This season we have some really fascinating and unmissable films featuring young people in film, some of which will be shown on Sunday afternoons for the Children and Family matinees and others as part of the regular Friday evening films. A lot have been inspired by Mark Cousin’s documentary, A Story of Children and Film, which we are showing on October 14. Five films discussed in the documentary are being shown in full: Tomka and His Friends, Hugo and Josephine, Palle Alone in the World, Willow and Wind and Bag of Rice. Two of these films, Hugo and Josephine and Palle Alone in the World are being shown as a Sunday matinee as part of the Children’s film strand, as a double bill on Sunday 14 December 2014 at 3 pm. The other films which will be shown for children and families are: Pippi Longstocking, Lepel, and The Mystery of the Wolf.
Our first young person’s and family film is the loveable Pippi Longstocking, which had to be postponed during last season due to circumstances beyond our control. It will now be shown on 23 November 2014 at 3 pm. If you’re a fan of Pippi Longstocking and Inger Nilsson (who might have been born for the part), then hurry along. It is very funny, fast-paced, and with never a dull moment. In the film, Pippi Longstocking (Inger Nilsson) rides into town on a spotted horse and a monkey on her shoulder. Much to the delight of two neighbourhood children, Annika and Thomas, Pippi moves in next door to an extremely unconventional Victorian home she calls Villa Villakulla. With superhuman strength and the courage to take on bullies and other hapless scoundrels, Pippi leads her new friends on a series of memorable adventures. As one reviewer has said – “If you haven’t read the books, you will want to after seeing this film.”
The next children’s film is the classic Swedish film from 1967, Hugo and Josephine. It is the story of a lonely but well-cared-for daughter of a rural pastor who makes friends with Hugo, a wild, free-spirited boy who lives in the woods. Despite being from different social classes they embark together on a series of adventures, sometimes joined by a kindly wise giant of a gardener. So in mid December with the nights so long and dark make sure you come along to watch this beautiful film so that you can soak up the golden sunshine of a Swedish summer. An IMDB reviewer has said that, “It is the only film I have ever seen that succeeds in re-creating what it actually feels like to be six or seven years old.” If you are six or seven come along and enjoy the film. If you are older do come as well and feel young again!
On the same bill we’re also showing another Scandinavian masterpiece, this time from Denmark, Palle Alone in the World. This 25 minute short which has practically no dialogue is an all-time classic of charm and wonder and earned the director the Short Film Palme d’Or at the 1949 Cannes Film Festival. A little boy suddenly wakes up one morning to find that everyone has disappeared. He is totally on his own. The deserted city of Copenhagen becomes his playground. The city is depicted with an authentic sense of realism, yet it is completely free of people, which gives it an almost dreamlike quality. Is this a dream that you have had? To be able to go wherever you like and do whatever you want without anybody interfering? If it is then come along and enjoy the fun.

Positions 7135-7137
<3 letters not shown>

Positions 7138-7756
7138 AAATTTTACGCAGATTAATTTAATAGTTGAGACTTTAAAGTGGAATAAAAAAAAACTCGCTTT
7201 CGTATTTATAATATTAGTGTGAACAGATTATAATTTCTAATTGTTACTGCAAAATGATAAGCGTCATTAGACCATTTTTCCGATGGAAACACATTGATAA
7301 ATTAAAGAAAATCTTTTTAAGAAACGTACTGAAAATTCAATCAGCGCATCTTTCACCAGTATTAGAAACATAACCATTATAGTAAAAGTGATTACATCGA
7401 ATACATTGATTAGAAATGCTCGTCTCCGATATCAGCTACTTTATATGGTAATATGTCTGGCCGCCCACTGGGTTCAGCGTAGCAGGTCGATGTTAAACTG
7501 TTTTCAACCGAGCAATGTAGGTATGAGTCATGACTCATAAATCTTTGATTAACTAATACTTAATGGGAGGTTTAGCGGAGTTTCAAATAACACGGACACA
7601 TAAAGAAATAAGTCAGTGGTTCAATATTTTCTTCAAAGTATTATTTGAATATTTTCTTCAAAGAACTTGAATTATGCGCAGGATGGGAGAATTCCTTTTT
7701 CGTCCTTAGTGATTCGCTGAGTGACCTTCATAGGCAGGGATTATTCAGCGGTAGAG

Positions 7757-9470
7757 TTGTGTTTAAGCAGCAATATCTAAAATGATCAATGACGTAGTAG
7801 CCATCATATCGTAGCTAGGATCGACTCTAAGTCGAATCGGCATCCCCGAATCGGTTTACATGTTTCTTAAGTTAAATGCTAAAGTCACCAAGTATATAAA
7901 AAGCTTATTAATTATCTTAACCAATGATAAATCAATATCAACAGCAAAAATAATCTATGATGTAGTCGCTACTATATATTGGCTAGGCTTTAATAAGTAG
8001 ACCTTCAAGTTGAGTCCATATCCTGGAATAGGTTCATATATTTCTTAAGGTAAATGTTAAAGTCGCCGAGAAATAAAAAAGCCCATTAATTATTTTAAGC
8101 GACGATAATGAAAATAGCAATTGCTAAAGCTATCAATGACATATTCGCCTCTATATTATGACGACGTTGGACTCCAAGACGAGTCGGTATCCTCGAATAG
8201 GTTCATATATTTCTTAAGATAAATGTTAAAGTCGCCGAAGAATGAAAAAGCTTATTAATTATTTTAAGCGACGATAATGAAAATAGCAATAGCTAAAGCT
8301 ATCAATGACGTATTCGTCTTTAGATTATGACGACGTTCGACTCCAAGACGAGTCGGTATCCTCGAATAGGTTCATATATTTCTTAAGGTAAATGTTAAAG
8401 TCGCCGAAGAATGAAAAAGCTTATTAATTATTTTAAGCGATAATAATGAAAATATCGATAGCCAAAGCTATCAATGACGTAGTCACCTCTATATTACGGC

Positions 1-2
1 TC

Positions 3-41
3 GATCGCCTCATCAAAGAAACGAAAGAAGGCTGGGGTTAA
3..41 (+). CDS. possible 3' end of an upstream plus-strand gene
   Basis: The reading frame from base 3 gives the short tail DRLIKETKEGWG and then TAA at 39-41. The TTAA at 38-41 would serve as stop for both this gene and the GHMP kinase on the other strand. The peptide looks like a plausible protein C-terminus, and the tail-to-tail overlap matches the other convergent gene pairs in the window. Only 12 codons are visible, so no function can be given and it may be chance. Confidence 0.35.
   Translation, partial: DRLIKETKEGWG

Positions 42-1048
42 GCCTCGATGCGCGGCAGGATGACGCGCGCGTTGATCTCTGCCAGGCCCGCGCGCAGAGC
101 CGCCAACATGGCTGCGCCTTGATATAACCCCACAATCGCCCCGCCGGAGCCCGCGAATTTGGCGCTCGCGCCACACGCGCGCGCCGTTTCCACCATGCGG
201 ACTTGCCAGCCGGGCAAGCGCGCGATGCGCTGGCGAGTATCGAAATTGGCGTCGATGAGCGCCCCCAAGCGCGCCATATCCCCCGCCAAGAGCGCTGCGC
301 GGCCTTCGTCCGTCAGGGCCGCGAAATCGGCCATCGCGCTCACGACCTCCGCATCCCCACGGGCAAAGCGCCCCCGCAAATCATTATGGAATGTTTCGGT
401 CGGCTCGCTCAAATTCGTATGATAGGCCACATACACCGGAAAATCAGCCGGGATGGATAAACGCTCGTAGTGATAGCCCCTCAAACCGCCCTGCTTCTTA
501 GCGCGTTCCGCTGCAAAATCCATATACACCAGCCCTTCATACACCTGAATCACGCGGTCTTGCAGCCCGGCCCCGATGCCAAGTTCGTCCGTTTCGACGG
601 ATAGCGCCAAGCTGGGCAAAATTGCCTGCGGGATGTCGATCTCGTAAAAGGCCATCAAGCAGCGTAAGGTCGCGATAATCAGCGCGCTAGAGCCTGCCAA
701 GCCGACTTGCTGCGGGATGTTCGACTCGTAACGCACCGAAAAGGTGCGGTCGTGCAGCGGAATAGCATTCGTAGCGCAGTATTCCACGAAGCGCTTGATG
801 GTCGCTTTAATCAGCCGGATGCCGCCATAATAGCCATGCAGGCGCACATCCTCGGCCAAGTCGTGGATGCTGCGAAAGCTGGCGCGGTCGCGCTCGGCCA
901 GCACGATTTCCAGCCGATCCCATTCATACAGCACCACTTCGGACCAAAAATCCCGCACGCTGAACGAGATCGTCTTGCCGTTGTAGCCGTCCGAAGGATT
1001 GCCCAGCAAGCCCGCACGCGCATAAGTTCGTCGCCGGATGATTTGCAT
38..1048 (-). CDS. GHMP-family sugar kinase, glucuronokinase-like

On 11 January 2015 at 3 pm we are delighted to be showing the delightfully entertaining Dutch film, Lepel, (English translation: Spoon), which was first released in 2005. It’s the story of nine year-old Lepel whose parents have left him to go on a hot air balloon world tour. He stays with granny Koppenol, who is mean and who constantly exploits him for domestic chores, in her buttons shop and even as an accomplice in the department store where she steals buttons from clothes. After he gives her the slip he is befriended by a tough girl, Pleun, and the department store becomes their temporary home. Schoolmaster Bijts is also looking for him, but only for his Mathematics talent for an academic schools contest. Max, a shy lovelorn salesman in the store tries his best to find a mother for Lepel, with surprising results. This is a magical film about dreams becoming true. Children will love it, but there are layers in there that will please adults as well.
Our last children’s film, Mystery of the Wolf, to be shown on the 8 February 2015 at 3 pm, tells the story of 12 year-old Salla, a girl who has been abandoned by her mother and falls under the protection of a herd of wolves. After being found and returned to society, Salla still feels a strong connection to wild animals, and as she grows has to decide between her loyalties to her family and to the animals that once protected her. But it is not only a story about saving animals from danger, it is also a story of a feisty girl who stands up for herself and others, human and animal. This Finnish film with English subtitles, which was released in 2006, will appeal to children from 7 or 8 upwards, but the beautiful landscapes and some notable performances by its cast should brighten up any afternoon for anyone. The crowning point for me is the photography. You get a real sense of what it is like to live in Lapland. And the performance by Tiia Talvisara who plays Salla is exceptional. In 2007 the film was voted best feature film at the London Children’s Film Festival.
So, if that isn’t enough to delight everyone on Sunday afternoons from November to February, on top of that we’re providing pop corn, cake, friendship and fun!